There are a number of ways to improve the efficiency, and hence cost effectiveness, of monitoring programmes required to meet statutory and international obligations. For example, this could be achieved by:

  • increasing commonalities;
  • removing duplicated or very similar determinands;
  • reporting to one organisation;
  • defining requirements more clearly;
  • having common definitions; and,
  • having the same analytical performance criteria (LoDs etc.).

These features (with others) may be termed ‘best practice’. For a monitoring programme as a whole, best practice would mean giving the maximum possible amount of information for a fixed cost. For an individual survey within a monitoring programme, it means giving sufficient information to address the monitoring objective at the minimum possible cost. The design of monitoring programmes should be based on a carefully considered, rational approach. For example, it is better to define sampling frequency by a statistical approach taking account of determinand variability than to sample 12 times per year just because this was done before.

The survey design should also be as efficient as possible so that it might be possible to obtain the same information for less monitoring effort, or more information for the same monitoring effort. Data analysis should also give the maximum information possible. Any assumptions made in the design should be able to be justified, for example, assumptions about natural variability of particular determinands.

Some of these points have been discussed in the preceding sections. For example, it is probable that Member States will duplicate the purpose of monitoring networks where possible, and, in terms of sample analysis and determinand measurement, there appears to be a good deal of scope for this as detailed methodologies are often not specified. However, where methods do not produce comparable results, and again performance criteria appear to be lacking, particularly in international agreements, the possibility of valid comparisons being made across Europe is limited. For microbiological determinands there does appear to be a strong case for having standardised methods as well as performance criteria to achieve comparable results.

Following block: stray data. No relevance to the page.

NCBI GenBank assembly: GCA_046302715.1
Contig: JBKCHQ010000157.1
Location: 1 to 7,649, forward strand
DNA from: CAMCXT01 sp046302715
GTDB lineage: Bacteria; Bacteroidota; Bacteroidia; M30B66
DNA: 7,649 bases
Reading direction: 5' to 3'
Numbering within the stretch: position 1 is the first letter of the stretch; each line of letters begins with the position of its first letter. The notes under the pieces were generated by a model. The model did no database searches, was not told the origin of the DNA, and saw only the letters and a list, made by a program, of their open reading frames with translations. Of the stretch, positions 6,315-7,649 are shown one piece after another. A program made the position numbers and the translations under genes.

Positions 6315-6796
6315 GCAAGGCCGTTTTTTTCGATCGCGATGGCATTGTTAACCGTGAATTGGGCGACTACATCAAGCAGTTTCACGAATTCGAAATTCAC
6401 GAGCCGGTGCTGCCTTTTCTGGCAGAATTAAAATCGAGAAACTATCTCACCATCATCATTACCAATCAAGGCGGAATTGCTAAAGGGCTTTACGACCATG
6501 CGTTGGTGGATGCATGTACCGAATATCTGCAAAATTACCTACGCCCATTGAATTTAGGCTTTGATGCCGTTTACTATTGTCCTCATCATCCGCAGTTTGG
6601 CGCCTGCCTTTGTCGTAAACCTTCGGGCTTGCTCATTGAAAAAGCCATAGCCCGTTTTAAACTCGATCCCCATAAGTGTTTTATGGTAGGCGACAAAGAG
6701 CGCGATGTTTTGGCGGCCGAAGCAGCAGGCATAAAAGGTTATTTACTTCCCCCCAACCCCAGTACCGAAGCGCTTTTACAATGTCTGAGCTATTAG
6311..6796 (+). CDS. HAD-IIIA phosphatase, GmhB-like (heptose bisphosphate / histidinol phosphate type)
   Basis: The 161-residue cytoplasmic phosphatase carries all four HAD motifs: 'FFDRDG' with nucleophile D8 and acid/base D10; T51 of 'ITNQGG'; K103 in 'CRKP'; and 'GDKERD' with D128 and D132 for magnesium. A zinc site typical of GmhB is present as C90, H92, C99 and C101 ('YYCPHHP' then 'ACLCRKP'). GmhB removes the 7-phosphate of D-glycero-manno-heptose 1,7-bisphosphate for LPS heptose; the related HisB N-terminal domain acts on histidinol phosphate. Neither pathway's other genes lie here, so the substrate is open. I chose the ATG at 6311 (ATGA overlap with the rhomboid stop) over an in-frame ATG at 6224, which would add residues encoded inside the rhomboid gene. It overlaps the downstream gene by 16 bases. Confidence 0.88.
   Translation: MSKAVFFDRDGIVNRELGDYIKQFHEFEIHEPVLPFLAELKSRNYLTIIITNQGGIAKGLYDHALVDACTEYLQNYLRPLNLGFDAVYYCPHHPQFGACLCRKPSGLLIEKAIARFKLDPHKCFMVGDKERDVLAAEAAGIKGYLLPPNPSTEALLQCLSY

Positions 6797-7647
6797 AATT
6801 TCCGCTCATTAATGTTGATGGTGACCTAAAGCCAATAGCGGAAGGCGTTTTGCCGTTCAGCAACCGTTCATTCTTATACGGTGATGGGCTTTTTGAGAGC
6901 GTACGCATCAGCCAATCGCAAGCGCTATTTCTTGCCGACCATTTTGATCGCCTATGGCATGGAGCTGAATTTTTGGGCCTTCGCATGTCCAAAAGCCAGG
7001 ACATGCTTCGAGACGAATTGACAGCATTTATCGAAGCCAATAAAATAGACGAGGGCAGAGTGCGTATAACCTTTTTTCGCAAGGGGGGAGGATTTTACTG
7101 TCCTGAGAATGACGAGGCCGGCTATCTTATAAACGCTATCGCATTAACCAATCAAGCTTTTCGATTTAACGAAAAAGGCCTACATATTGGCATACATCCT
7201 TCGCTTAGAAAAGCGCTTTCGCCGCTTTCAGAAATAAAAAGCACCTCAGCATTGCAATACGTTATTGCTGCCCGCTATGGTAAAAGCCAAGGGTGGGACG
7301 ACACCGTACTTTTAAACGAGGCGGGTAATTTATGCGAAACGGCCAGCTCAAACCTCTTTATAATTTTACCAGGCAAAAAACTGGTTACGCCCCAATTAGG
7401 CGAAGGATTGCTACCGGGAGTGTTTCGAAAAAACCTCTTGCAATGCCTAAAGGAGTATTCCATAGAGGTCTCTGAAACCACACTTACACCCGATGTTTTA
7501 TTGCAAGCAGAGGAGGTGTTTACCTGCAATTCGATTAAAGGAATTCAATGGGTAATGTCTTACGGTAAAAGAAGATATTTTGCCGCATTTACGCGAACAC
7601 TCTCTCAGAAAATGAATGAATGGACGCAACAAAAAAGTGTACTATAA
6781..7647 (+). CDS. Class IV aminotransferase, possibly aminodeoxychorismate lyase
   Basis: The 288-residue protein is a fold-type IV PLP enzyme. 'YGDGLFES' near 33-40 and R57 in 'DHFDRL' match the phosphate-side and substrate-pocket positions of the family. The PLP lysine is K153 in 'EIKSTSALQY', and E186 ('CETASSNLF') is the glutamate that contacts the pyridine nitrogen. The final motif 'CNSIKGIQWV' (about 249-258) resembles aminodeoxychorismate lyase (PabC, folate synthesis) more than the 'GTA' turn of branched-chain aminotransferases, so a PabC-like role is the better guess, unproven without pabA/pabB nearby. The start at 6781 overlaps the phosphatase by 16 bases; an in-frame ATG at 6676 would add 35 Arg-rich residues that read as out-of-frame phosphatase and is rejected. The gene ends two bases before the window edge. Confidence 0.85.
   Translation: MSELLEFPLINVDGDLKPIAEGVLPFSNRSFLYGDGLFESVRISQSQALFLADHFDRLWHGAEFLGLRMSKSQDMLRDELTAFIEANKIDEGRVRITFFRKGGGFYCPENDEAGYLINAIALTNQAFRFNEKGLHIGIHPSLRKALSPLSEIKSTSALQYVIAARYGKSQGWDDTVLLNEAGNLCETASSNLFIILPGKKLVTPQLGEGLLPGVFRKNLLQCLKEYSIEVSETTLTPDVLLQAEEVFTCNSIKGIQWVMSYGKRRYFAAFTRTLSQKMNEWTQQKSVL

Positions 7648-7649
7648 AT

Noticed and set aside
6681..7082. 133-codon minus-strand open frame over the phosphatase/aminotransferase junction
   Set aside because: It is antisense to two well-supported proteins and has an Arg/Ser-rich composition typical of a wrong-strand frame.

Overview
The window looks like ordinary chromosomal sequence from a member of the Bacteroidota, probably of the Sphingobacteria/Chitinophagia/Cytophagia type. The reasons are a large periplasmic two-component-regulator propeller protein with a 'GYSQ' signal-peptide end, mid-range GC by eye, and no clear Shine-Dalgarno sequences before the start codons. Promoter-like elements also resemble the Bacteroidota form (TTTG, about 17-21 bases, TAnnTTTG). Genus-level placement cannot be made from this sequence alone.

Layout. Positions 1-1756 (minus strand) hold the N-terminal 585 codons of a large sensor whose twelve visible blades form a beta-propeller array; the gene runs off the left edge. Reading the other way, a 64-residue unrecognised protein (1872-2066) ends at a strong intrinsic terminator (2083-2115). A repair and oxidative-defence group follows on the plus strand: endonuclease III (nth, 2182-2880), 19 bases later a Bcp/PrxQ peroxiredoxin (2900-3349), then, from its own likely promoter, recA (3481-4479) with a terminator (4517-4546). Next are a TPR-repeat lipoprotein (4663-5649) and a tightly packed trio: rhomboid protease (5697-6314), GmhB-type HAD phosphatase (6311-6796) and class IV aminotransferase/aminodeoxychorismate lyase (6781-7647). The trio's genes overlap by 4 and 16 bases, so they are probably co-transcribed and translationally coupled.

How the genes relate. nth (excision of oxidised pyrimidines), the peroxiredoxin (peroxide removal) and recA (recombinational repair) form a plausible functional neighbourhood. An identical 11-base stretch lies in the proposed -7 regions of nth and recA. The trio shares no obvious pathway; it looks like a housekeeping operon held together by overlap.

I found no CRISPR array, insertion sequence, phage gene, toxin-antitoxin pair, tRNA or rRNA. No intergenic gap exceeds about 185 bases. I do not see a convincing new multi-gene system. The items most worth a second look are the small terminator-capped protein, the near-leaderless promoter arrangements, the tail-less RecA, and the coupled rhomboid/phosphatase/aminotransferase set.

Overlaps in monitoring requirements will depend on there being a common purpose for the monitoring and, in the case of directives, in there being common designations or uses of the water body. There are clear cases where there is a limited degree of overlap between directive and international agreement requirements, especially for monitoring undertaken in Europe’s seas e.g. Baltic, Mediterranean and North Seas.

Having common definitions is obviously important. Definitions can relate to the reporting of specific determinands such as nitrate which could, for example, be expressed as N l-1 or NO3 l-1, making an appreciable (4.4 fold) difference in the value reported. Similarly the inhibition (or not) of nitrification in BOD measurements will significantly affect the reported result. Definitions may also relate to aspects such the definition of ‘bathing waters‘ or ‘bathing season’ which will again lead to national differences in implementation of the monitoring required under directives. Requirements could also be expressed statistically more precisely in terms of the confidence required in the results or in terms of the frequency of sampling.

Project MW2 will create inventories of the monitoring undertaken within each Member State. It may then be possible, depending on the transparency of Member State’s responses, to determine the specific monitoring undertaken to meet each State’s international obligations. It is likely for many sates that the extent of the monitoring network will be far greater than is actually required for these obligations. Other monitoring will be undertaken to meet national requirements and needs. The information from MW2 with that from MW1 will be used in the design of the inland waters monitoring network that will meet the requirements of the European Environment Agency.

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